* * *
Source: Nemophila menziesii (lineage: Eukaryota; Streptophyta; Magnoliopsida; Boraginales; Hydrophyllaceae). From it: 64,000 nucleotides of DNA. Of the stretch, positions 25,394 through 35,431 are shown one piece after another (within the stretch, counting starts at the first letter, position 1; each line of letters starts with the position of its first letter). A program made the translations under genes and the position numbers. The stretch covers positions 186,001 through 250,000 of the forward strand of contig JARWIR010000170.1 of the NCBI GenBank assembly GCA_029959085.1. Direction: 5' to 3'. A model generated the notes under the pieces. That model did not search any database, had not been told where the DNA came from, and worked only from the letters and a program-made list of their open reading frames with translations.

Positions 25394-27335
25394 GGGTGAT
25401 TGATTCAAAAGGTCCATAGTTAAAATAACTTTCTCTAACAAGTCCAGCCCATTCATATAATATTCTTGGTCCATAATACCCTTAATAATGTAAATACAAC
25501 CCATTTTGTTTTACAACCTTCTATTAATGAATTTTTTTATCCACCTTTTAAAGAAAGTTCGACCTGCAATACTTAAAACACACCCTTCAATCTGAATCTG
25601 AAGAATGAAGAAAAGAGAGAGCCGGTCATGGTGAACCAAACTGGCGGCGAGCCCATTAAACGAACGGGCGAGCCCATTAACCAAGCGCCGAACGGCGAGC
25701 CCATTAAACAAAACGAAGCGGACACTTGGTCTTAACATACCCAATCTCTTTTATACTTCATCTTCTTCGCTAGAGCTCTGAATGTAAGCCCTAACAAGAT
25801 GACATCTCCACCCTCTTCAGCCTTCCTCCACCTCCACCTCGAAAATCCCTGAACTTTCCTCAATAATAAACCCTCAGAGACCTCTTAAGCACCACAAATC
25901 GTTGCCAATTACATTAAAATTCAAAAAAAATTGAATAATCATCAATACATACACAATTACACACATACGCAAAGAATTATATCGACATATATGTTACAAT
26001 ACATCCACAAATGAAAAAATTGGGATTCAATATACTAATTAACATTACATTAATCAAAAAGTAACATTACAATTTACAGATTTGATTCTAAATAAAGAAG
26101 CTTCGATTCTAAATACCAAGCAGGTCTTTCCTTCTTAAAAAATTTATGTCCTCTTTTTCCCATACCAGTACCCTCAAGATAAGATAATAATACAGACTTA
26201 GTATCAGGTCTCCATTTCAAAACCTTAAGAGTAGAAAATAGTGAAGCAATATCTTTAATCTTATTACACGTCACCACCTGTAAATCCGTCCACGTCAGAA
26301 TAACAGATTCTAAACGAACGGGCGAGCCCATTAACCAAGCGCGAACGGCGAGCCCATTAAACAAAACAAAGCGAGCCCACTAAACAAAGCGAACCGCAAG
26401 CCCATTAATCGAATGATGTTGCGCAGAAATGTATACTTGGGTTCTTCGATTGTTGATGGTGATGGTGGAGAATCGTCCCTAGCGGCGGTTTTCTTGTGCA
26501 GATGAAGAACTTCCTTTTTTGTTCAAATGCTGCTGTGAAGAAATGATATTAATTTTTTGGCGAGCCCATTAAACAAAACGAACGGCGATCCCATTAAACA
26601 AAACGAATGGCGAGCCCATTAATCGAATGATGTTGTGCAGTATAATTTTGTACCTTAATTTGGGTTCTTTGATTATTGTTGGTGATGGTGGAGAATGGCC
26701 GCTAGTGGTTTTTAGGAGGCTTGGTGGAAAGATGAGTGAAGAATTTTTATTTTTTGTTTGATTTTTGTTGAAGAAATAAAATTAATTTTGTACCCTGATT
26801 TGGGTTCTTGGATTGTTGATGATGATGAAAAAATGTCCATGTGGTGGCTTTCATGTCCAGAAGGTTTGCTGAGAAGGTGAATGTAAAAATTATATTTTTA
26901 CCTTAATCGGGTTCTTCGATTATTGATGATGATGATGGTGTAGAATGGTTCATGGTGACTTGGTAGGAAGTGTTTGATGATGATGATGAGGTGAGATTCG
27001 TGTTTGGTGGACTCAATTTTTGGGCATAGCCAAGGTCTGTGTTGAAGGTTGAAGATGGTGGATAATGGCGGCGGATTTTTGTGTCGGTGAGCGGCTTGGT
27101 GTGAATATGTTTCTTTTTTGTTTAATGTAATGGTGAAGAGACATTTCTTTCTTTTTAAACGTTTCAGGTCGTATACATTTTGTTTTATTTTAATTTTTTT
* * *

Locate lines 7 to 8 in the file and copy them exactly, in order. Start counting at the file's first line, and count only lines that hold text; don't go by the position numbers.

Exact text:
25701 CCATTAAACAAAACGAAGCGGACACTTGGTCTTAACATACCCAATCTCTTTTATACTTCATCTTCTTCGCTAGAGCTCTGAATGTAAGCCCTAACAAGAT
25801 GACATCTCCACCCTCTTCAGCCTTCCTCCACCTCCACCTCGAAAATCCCTGAACTTTCCTCAATAATAAACCCTCAGAGACCTCTTAAGCACCACAAATC